Supplying Microsoft files for print.

October 22, 2012

in Prepress

October has seen a spate of clients supplying Powerpoint and Word documents for multi-page training and user manuals.  Although they have their issues, it is not the end of the world and with some careful work and attention we can turn them into something far more suitable and attractive.

Firstly, let’s look at the issues with how many Microsoft programs create files.

Word is a word processing programme, Powerpoint is a presentation software and they both acheive their intented use exceptionally well…presentations require projected slides and office documents require basic pages for viewing or desk-top printing .

However, this is a pretty good indication that the files they create will not be suitable for reproducing in hi-resolution printed documents.  They have restricted facility for resizing, have no facility for adding bleed/trim (an absolute neccessity where colour bleeds across the edge of the printed page) and can not output to CMYK.   All images embedded into Word and Powerpoint lose a high degree of resolution quality and even though they may look acceptable on a monitor screen, they will look somewhat ‘ropey’ on the final printed piece.  There are other inherent issues with programs like Word, where the pagination and layout can easily change subject to which platform and version you use to open the document; so the file you view may not be the same file we view, for example.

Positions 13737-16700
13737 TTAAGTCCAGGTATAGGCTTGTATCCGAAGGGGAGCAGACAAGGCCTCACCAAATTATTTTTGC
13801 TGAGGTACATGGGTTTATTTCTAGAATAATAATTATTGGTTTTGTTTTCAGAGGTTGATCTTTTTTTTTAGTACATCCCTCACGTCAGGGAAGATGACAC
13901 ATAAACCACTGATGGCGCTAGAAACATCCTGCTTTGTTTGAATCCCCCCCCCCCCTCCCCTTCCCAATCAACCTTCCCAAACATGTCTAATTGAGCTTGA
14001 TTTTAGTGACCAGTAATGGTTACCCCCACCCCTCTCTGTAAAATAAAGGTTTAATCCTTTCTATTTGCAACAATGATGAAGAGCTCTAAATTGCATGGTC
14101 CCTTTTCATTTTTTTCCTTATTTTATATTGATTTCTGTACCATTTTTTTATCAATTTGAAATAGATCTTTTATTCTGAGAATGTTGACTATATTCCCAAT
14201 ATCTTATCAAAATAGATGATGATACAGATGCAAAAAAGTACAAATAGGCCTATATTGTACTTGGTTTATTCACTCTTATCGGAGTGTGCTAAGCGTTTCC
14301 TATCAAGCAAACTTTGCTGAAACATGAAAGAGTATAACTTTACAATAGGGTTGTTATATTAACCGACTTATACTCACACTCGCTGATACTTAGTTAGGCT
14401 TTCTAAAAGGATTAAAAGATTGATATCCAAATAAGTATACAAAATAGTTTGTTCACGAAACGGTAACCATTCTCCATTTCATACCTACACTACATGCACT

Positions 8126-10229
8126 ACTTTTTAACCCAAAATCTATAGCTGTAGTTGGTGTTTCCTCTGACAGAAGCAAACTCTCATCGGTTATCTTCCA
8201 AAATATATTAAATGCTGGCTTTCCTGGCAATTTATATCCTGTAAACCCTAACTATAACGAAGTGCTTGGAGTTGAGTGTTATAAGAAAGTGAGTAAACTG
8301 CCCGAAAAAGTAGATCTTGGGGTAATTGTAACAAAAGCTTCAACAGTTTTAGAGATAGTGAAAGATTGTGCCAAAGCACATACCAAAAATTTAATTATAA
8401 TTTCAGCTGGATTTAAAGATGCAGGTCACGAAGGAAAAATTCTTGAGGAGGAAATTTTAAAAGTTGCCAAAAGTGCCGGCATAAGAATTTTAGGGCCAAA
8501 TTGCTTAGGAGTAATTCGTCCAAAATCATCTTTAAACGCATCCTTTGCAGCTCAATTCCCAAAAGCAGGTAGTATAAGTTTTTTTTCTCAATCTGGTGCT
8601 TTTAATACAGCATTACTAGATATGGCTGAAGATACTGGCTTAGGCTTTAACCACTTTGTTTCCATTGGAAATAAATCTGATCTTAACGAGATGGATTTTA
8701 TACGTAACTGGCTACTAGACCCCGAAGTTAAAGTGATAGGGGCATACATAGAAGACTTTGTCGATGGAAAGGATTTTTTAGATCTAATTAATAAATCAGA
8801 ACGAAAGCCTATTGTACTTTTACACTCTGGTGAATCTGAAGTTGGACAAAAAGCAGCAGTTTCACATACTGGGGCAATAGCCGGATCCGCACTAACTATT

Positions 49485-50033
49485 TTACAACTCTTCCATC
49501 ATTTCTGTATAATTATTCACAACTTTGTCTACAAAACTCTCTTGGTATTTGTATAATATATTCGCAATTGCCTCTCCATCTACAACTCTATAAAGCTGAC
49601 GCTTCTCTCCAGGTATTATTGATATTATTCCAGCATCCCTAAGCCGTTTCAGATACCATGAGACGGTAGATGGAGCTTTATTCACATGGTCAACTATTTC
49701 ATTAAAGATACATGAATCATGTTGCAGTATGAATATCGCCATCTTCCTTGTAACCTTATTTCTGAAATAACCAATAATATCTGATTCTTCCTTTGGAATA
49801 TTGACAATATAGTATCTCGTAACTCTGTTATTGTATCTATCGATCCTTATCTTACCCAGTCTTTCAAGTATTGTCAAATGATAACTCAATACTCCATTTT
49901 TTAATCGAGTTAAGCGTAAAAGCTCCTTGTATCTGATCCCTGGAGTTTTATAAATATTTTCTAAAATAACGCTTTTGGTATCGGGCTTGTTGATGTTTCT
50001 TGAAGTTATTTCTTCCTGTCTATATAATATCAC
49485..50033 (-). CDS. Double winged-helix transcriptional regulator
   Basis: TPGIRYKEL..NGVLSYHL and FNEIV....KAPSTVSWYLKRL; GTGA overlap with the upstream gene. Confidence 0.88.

If Microsoft programmes could create files in a more print-friendly then all the hundreds of thousands of Quark and InDesign users would have wasted not only, their money but all the years of education and training on how to use them; which of course they haven’t.

What can we do?

There are a number of ways we can create a professional looking printed item from supplied Microsoft files, the most expedient of which is to create a page layout in a graphic design programme (such as the afore mentioned InDesign).  The page layout would use your document layout as a reference, but with a graphic professional’s overview and then an ‘artworker’ would cut and paste the text into our new pages, making the relevent stylised changes for headers etc.  The images would be placed for position (not embedded as Word would) and from there we can output to hi-res print-ready PDF files, pulling the hi-res images into the final output file….simple.

Why bother?

You could agrue that all of the above sounds like a ‘bit of a kerfuffle’ but it will make a difference and the money you spend on printing will be more effective.  The final result will look more professional, will be easier to read and will create a higher ROI; as the images below help to show.

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